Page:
Dental Care in Later Life

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By: Nina Mihaychuk, D.M.D.

Various changes take place in our bodily processes as we age. The most common conditions that may develop in our teeth and their sup­porting tissues as we age are:

1) some degree of loss of the sup­porting bone of the teeth 2) decreased elasticity of the gums and soft tissues surrounding the teeth 3) decrease in the flow of saliva and changes in the quality of the saliva, and 4) calcification of the dental pulp (the nerve and blood vessels within a tooth.)

Let us examine each of these pro­cesses. The loss of supporting bone can range from minor to a reduction in tooth mobility. The most common cause of such bone loss is periodontal disease, a chronic inflammation of the gums and supporting tissues. Other factors are generalized sclerotic changes (see below) and changes in calcium metabolism. Changes in calcium metabolism due to systemic illnesses need to be evaluated and treated by a physician. Problems of calcium absorption which are due to ag­ing processes such as hormonal changes and changes in the intestinal lining can be helped with several remedies such as Weleda's Calcon I and II, and Bioforce's Calcium Absorption Formula. When calcium intake is insufficient, supplemen­tation can be helpful, but high amounts can be detrimental.

I prefer supplementation with low levels of calcium such as Gaia Herbs Calcium Supreme Elixir, combined with the aforementioned calcium utilization remedies. Decreased elasticity of the oral tissues manifests as increased thickening and sponginess of the gums and a de­crease in resilient springiness. Delayed healing is also a characteristic of this condition. The elasticity can be im­proved by taking a combination of the cell salts Calcarea Fluorica 12x and Silicea 12x for several months. Another supplement that has had good results is VegeSil made by Flora.

Changes in the salivary flow and quality are more complex. A decrease in saliva flow and mucoid content has been directly correlated to an increased susceptibility to dental caries (decay) . This is especially a problem when bone loss has exposed the softer, more po­rous, root surfaces of the teeth which are much more susceptible to decay. The simplest factor to consider is whether medications which are known to affect the flow of saliva, such as some of the anti-hypertensives, antidepressants, anti­cholinergics and others are being taken. Consultation with a physician can deter­mine if alternative therapies are avail­able. When the reduction in salivary flow is part of a generalized sclerotic process, remedies such as Weleda's Scleron may be indicated, as well as birch leaf teas and syrups.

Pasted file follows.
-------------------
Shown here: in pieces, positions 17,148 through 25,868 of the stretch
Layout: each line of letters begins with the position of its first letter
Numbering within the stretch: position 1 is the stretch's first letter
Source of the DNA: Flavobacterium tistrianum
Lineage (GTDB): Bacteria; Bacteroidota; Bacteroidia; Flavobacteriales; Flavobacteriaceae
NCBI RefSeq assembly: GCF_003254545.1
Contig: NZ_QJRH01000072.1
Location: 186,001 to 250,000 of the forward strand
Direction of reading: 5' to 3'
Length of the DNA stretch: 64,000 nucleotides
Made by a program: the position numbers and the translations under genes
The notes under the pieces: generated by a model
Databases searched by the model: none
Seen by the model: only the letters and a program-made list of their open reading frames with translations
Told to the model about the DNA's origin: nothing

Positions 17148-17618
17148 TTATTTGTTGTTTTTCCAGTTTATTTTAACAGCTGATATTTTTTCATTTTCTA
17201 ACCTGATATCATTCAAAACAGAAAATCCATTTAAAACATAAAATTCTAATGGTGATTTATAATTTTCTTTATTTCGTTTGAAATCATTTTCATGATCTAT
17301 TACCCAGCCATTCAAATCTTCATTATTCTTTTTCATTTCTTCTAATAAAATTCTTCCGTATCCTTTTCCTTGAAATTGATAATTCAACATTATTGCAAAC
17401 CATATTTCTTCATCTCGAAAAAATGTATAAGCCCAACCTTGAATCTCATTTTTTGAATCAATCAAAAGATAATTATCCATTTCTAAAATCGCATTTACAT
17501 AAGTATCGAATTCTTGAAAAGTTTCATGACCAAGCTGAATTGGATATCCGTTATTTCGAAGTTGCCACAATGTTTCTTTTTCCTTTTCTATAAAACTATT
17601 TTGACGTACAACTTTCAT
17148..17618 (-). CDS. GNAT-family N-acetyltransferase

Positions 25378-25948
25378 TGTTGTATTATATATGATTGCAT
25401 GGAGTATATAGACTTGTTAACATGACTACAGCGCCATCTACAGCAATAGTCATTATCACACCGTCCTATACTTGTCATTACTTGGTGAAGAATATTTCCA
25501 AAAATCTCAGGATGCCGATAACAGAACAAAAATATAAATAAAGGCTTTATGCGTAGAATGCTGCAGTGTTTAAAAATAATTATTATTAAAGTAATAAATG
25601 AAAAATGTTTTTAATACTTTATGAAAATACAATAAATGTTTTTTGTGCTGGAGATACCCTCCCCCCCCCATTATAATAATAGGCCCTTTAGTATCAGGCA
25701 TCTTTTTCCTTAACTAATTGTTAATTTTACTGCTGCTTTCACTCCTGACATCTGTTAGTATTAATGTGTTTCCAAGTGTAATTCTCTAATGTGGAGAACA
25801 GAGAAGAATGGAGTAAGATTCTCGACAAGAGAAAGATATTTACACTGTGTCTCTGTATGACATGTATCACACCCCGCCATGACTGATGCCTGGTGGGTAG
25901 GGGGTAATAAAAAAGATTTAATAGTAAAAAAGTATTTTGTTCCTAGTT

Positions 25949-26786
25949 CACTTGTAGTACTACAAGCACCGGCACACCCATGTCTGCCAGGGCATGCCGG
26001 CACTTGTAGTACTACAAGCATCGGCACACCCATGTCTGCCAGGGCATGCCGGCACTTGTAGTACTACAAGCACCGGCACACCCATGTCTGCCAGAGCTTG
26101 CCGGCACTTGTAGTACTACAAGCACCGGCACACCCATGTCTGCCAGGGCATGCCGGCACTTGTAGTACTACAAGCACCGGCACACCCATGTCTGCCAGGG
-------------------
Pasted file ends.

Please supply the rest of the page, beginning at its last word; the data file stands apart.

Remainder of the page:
The last condition, the increased calcification of the dental pulp, is gener­ally a protective process in which the pulp deposits layers of calcific material in response to various irritants. It can also occur as part of the sclerotic pro­cess mentioned above. Calcification of the pulp is not a problem in itself, but can develop into other problems such as asphyxiation and necrosis of the pulp. Also, calcified teeth tend to be less sen­sitive, which can be a problem when there is decay and the usual pain signals are not occurring. Proper oral hygiene and regular dental checkups are the best pre­ventative in such cases.


Dr. Nina Mihaychuk received her D.M.D. from Boston University School of Graduate Dentistry in 1985 and completed her specialization in, Endodontics in 1987. She studied for a year at the Sensitive Crys­tallization Research Laboratory at the Go­etheanum in Dornach Switzerland and be­came certified in the Sensitive Crystalliza­tion method of E. Pfeiffer in 1990. In 1990 she also completed the Introduction to Anthroposophical Medicine Training at the Lukas Klinik in Arlesheim Switzerland. She has lectured in the Ukraine on Endodontics at Kiev and Lviv Universities. She divides her time between her alternative healing practice (incorporating several modalities including a vibrational healing method called Quantum Energetics, flower essence therapy, herbal and anthroposophical rem­edies), a part-time endodontic practice, and her husband and young daughter.

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